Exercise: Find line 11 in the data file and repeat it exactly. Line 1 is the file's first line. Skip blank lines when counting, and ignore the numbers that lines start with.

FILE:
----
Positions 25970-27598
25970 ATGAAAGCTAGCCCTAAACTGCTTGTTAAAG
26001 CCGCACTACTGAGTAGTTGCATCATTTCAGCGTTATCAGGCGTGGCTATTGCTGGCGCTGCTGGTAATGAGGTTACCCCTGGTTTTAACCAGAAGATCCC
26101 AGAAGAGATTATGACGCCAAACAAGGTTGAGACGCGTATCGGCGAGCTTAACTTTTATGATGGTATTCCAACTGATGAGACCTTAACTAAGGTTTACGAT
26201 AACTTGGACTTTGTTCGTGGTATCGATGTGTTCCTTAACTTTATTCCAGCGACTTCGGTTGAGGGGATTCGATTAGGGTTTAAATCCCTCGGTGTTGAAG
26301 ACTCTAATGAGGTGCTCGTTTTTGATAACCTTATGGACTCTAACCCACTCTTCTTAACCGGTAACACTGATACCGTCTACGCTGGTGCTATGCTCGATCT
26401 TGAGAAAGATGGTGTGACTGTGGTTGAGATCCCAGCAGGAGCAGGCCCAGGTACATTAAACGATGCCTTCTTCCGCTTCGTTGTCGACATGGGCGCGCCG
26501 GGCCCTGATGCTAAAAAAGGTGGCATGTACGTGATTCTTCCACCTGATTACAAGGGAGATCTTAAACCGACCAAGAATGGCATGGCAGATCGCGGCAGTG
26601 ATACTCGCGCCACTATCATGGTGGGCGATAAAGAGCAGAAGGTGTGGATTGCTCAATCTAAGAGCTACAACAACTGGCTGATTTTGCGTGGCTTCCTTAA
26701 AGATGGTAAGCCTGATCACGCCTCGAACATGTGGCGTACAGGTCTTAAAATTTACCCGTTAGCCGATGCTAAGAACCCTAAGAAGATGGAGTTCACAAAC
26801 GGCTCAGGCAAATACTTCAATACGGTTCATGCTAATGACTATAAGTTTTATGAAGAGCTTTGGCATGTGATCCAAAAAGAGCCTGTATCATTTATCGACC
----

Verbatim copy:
26801 GGCTCAGGCAAATACTTCAATACGGTTCATGCTAATGACTATAAGTTTTATGAAGAGCTTTGGCATGTGATCCAAAAAGAGCCTGTATCATTTATCGACC